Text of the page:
Dan Clifford on biking and building

All round nice guy and UK transplant Dan Clifford was asked to write about the sport he loves …BMX , Dan was and is a sh*t hot racer , always repping flat pedals and racing with a certain amount of style!!! he has backed away from the race scene in the last year and is concentrating on Trails riding, building trails and generally enjoying bike riding.
Here is what Dan had to say.

“My company asked me to do a little interview about BMX and if there was any crossover from the work I do here into what happens at the track and down at the trails.

I was stoked to speak about BMX, the sport and culture that has afforded me the best friends in the World, amazing opportunities to travel and to have experiences that will stay with me forever. I think it came out all right!

What’s this sport called?

BMX, or bicycle motocross. And under that banner, you have racing, freestyle, vert ramp — but what I do is just called trails, riding trails. Or dirt jumping.

I’ve been racing BMX since I was in my early teens. It’s an amazing sport that has allowed me to travel the world and even represent my country on the world stage. It’s been a huge part of my life.

When I moved from London to Sheffield back in 2002, I worked for a contractor building BMX tracks. Even after I signed back with Arup in Sheffield in 2004, I would finish my day job and go to the track and work maintenance or construction, pouring the concrete, placing the rebar, building the courses. We even had an indoor facility for the winter months. We have to build everything that we ride. It’s all shovels and pick axes and wheelbarrows. All of those things that you see, all of those great ramps, the turns, are all built by hand.

And I guess there was a direct link to my work here. Before Arup, I’d look at a building and, whilst appreciating it, wouldn’t know what allowed it to stand, or what was beneath the ground that would stop it from sinking. And on a much smaller scale, the jumps and the BMX track are the same. We have to build the foundations, we have to have a sub-layer that we build up from. The materials we choose allow us to construct these ramps and for them to stand and survive the weather conditions during the winter months, and then be able to be ridden hundreds and hundreds of times.

Our focus is sustainability. We want our spots to look good, ride well, and function for years. We harvest water for the dry summers, we replant trees, we install drainage. Because we don’t want the space to flood, we lay pipes beneath the ground. We lay grates and build the land to fall so that water drains off naturally, but not in a fashion that creates gullies or ditches. All of this water is collected and reused though the dry seasons. This is all knowledge that I’ve gained from being here. I guess you’d get there eventually, with experience, but it definitely speeded up that process.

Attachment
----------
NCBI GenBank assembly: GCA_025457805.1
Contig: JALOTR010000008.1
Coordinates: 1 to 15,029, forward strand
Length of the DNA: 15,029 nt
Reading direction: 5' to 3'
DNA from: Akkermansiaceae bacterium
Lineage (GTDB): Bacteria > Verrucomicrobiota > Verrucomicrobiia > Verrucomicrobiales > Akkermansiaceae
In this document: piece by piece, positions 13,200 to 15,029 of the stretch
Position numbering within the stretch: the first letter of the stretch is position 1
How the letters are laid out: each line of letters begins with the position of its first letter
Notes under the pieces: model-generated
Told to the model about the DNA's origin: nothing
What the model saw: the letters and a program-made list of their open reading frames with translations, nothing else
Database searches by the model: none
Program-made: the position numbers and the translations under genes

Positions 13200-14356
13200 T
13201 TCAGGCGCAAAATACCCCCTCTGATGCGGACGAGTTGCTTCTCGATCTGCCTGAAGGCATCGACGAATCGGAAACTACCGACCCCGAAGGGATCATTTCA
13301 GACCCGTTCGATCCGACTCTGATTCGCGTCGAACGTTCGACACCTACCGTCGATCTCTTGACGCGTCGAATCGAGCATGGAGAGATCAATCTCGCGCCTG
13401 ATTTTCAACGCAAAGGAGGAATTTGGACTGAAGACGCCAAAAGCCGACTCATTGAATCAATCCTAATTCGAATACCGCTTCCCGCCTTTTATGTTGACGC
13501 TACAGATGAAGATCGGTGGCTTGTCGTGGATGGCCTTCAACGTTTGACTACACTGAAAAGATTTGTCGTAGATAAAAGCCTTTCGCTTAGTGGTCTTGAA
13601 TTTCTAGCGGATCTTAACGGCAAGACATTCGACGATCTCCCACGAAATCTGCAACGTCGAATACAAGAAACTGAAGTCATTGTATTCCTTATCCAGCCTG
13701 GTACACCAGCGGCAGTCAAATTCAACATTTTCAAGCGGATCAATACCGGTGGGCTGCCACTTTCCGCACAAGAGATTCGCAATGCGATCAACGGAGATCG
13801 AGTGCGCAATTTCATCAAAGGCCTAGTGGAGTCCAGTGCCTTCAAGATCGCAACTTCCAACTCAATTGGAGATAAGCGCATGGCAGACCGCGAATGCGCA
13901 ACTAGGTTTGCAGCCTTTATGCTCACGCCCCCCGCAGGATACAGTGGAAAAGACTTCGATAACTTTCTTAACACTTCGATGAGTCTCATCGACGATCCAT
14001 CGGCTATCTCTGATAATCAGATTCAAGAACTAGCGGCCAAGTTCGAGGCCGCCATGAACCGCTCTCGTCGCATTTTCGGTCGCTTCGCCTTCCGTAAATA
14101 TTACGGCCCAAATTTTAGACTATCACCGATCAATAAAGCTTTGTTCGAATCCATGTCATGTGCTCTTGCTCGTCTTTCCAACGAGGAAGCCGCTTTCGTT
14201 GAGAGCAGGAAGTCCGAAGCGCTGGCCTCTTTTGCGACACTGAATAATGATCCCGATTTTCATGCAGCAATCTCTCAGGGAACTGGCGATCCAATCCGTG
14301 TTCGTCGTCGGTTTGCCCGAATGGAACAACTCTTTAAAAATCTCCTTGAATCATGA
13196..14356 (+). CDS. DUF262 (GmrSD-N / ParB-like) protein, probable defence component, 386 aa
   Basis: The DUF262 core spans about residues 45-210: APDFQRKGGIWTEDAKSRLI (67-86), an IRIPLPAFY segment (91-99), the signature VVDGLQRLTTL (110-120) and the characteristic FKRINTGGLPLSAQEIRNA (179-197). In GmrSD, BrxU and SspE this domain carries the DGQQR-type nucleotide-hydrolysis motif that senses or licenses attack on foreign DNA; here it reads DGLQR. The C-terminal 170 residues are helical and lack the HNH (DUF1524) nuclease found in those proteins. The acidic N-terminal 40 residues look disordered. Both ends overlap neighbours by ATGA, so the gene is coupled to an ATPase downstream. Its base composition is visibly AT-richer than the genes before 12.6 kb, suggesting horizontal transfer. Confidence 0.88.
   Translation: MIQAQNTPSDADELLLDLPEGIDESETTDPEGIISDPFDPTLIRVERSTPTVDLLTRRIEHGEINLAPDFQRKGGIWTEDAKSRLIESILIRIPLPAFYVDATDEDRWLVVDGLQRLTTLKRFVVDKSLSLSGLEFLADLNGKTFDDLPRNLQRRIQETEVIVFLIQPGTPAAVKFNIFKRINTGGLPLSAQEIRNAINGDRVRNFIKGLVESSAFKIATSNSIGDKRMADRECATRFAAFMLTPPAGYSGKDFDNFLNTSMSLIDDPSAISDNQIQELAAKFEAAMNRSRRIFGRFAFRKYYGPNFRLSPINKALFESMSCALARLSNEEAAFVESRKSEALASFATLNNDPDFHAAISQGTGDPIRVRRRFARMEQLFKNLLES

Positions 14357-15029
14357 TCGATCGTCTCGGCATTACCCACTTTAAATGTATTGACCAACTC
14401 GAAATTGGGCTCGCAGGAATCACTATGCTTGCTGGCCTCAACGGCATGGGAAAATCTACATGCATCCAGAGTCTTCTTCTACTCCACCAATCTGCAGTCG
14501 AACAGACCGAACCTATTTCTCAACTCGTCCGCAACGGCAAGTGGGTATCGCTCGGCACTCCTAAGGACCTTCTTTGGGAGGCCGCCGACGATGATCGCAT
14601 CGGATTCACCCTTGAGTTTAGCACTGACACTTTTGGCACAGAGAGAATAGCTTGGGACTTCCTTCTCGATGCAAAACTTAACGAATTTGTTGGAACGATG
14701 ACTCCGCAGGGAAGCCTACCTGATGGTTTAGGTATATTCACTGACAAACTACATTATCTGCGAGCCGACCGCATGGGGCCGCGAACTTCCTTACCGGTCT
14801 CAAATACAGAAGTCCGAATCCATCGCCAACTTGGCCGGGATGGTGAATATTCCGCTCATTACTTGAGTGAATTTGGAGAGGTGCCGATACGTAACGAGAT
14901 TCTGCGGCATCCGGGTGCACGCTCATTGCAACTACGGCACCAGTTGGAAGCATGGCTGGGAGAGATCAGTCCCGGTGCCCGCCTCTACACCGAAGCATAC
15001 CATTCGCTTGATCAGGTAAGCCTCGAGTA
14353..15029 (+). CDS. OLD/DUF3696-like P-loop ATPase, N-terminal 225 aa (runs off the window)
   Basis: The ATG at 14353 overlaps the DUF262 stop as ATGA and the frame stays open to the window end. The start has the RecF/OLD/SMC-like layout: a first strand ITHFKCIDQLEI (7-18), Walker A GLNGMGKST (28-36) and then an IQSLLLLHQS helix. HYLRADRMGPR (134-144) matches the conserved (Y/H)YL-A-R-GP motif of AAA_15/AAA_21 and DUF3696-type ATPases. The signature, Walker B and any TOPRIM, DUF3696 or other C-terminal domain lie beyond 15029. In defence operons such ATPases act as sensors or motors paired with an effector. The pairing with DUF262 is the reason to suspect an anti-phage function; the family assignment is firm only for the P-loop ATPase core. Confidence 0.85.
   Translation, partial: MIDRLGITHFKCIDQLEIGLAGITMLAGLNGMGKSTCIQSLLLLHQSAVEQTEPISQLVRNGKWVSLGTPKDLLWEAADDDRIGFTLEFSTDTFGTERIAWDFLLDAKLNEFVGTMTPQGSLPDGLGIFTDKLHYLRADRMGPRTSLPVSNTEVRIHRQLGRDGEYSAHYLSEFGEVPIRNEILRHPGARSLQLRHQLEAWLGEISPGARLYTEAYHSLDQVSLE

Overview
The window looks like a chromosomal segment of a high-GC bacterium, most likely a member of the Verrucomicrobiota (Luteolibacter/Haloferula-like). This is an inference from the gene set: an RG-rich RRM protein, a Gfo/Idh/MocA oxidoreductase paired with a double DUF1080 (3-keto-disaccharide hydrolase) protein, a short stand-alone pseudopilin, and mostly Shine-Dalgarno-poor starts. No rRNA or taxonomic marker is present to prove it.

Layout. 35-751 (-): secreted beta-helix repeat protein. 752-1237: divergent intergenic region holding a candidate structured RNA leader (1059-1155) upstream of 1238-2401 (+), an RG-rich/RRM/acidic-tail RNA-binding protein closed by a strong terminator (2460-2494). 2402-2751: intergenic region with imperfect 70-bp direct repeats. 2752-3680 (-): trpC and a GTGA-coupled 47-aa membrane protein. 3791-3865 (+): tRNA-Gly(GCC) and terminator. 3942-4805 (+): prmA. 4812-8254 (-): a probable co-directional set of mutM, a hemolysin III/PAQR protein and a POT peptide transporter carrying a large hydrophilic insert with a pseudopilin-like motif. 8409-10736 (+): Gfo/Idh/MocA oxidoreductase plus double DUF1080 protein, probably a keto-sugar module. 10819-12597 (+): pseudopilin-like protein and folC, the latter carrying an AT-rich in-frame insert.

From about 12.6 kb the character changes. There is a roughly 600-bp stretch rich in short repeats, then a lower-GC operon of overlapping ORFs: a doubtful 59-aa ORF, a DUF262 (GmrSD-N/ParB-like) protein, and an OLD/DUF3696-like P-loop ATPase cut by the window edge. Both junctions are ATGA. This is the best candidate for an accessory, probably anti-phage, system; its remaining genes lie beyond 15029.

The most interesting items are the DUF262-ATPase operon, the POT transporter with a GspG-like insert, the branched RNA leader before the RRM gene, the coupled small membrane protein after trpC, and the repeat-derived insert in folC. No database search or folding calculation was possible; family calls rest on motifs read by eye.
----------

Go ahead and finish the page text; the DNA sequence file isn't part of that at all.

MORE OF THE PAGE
The places that I dig out here in the US are on Long Island and in Pennsylvania. People travel from all over the world to ride these places as the northeast US has one of the best trail scenes in the world.

I wasn’t aware of the sport.

It’s a pretty small community, but BMX as a whole is getting bigger and more widely recognized. BMX racing is an Olympic sport now. It made its debut at the 2008 games in China. Dirt jumping features in the X games and the Dew Tour and those big events which are now televised by the main networks, like NBC and ESPN. So there’s definitely a lot more recognition of it now, which is great, and people are genuinely more interested. There are definitely more people coming out to the trails to see what’s going on.

But for me, the construction of the spots and the trails is as much fun, as rewarding as riding. Sometimes I don’t feel that way when it’s -10 outside and I’m waist deep in a wet, soggy pit shoveling clay for 10 hours, but you know that all the hard work that you put in during the winter will allow you to have an amazing spring, summer, and fall, and that people will want to come and ride your spot. That’s ultimately what we strive for. We want to make a space that is not just amazing and fun for us, but that people get stoked to come and ride.

Is trails a relatively new thing?

BMX started in California. That’s who takes the thanks for it. That was the early ’80s.

I guess kids were always doing tricks and doing jumps in a way, putting a rock on the floor and putting a piece of wood against it. It was just kids’ natural intuition to want to get off the ground on their bicycles. I think that that is slowly what developed into BMX and eventually BMX racing and trail jumping.

And in the last five or six years the level of riding has just come on so much. People are getting incredibly creative with their trail spots. Before it was just straight jumps, and now you have huge turns, bridges, rollers, and all of these features running through the woods — and it’s all built from hand. It’s pretty incredible, the things we can put together.

How often do you go out?

I’m out at the trails every weekend. Now with the weather and time drawing in it’s more difficult. But during the summertime I’ll go out to the closest spot, which is just out on Long Island, four or five times a week, even if it’s just for a couple of hours. It’s just nice when you finish work to go out and build or ride for a little while. It’s a good escape. I don’t have to spend too much time out at the gym or running around the park. Digging and riding are things that I like to do — it’s a great way to expel some energy. It’s good fun.

And it’s just a good place to be. The woods, I just love it. Getting away from the madness of the city, and yet still being so close. Within an hour or so, you can have this serenity.

Photo Credit and copyright Charles Aydlett + Dan Clifford


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